WICHITA, Kan. – A federal court yesterday rejected separate bids by two Wall Street banks to dismiss claims by NCUA over the banks sale of billions of dollars of mortgage-backed securities to two failed corporate credit unions, U.S. Central FCU and WesCorp FCU, ruling the suits must proceed.

The ruling by the U.S. District Court for the District of Kansas not only gives hope to NCUA in suits against RBS Securities, a unit of Royal Bank of Scotland, and Wachovia Capital Markets, now a unit of Wells Fargo, but also in separate suits filed against JP Morgan Chase and Goldman Sachs & Co. for the sale of some $2 billion of MBS that helped push the two corporate giants and three other corporate credit unions to failure.

NCUA’s suits claim the Wall Street banks made numerous misstatements in offering documents provided the two corporate giants about the nature of the mortgages packaged into MBS. All of the MBS securities experienced dramatic, unprecedented declines in value soon after their purchases by U.S. Central and WesCorp, prompting their takeover by NCUA in March 2009. The two failures are projected to cost $12 billion to resolve.

Corporate credit unions are similar to so-called bankers’ banks and provide liquidity and investment services to the nation’s 7,200 regular credit unions. The failures of U.S. Central and WesCorp and three other corporates—Members United Corporate FCU, Southwest Corporate FCU and Constitution Corporate FCU—are projected to cost as much as $20 billion to resolve.

Yesterday’s decision contained two main points that could affect dozens of suits brought against Wall Street banks for their roles in the financial crisis.

The first is that NCUA’s June 2011 filing was not too late under relevant statutes of limitations, even though it was brought six years after the securities were sold to U.S. Central. The Court ruled that U.S. Central, then NCUA as conservator of the one-time $52 billion corporate credit union, could not have known at the time that there were potential misstatements of facts in the offering documents. The federal court said, among other things, that government agencies, like NCUA and the FDIC, must be granted additional leeway in bringing such claims because the regulators could not have known the details of the offerings until after taking an entity under conservatorship.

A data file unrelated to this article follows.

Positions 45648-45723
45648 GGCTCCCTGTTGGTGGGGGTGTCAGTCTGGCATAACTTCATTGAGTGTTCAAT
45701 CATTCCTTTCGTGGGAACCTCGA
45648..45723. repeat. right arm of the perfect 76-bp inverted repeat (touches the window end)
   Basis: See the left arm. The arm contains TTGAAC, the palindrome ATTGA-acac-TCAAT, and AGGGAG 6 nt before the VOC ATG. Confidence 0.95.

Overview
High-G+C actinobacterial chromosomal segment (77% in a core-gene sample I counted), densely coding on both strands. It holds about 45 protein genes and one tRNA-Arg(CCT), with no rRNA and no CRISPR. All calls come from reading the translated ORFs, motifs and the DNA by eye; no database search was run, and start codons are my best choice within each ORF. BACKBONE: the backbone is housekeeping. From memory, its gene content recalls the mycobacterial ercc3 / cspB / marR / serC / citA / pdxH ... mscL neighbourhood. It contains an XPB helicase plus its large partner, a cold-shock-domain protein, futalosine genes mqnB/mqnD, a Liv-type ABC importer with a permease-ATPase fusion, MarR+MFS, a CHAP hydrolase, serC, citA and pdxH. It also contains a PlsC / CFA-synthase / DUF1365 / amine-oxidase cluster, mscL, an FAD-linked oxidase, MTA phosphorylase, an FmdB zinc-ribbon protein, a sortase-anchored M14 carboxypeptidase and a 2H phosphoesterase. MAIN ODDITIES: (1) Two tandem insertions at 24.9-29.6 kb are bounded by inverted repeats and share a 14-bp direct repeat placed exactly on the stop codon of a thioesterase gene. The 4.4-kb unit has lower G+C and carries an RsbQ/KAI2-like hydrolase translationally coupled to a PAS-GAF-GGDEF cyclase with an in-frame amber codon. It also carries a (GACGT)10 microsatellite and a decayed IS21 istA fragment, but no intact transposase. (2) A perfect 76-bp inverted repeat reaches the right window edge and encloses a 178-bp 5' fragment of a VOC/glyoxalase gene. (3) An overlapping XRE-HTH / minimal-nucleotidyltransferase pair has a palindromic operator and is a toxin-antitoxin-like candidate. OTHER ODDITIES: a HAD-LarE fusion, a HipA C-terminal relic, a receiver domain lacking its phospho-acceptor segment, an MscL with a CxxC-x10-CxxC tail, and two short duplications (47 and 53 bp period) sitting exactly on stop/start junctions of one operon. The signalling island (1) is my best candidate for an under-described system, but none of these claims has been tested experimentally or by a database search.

“The court has reviewed the risk disclosures and the court concludes that it is not irrefutably clear that these disclosures would lead a reasonably diligent investor to find the information needed to file a plausible claim prior to March 20, 2008,” said the decision, referring to the nominal three-year statute of limitations from thes 2005 sale of the MBS to U.S. Central for federal securities suits.

Just as important, the court dismissed the Wall Street banks’ defense that the offering documents contained adequate warnings about the risks inherent in the MBS. “Risk disclosures in offering documents did not provide sufficient notice of the misrepresentation and omission alleged in the complaint,” ruled the court. “The court does not believe that the warnings and public information cited by defendants are sufficient for the court to find that plaintiff has failed to state a plausible claim.”

The court did agree to dismiss some of the claims against subprime mortgage originators that were named as codefendants in the case.

NCUA filed the suit in Kansas because the federal court has jurisdiction over U.S. Central, which was based in Lenexa, Kan. NCUA has separate suits filed in the federal court in Los Angeles, which has jurisdiction over WesCorp, which was based in nearby San Dimas, Calif.



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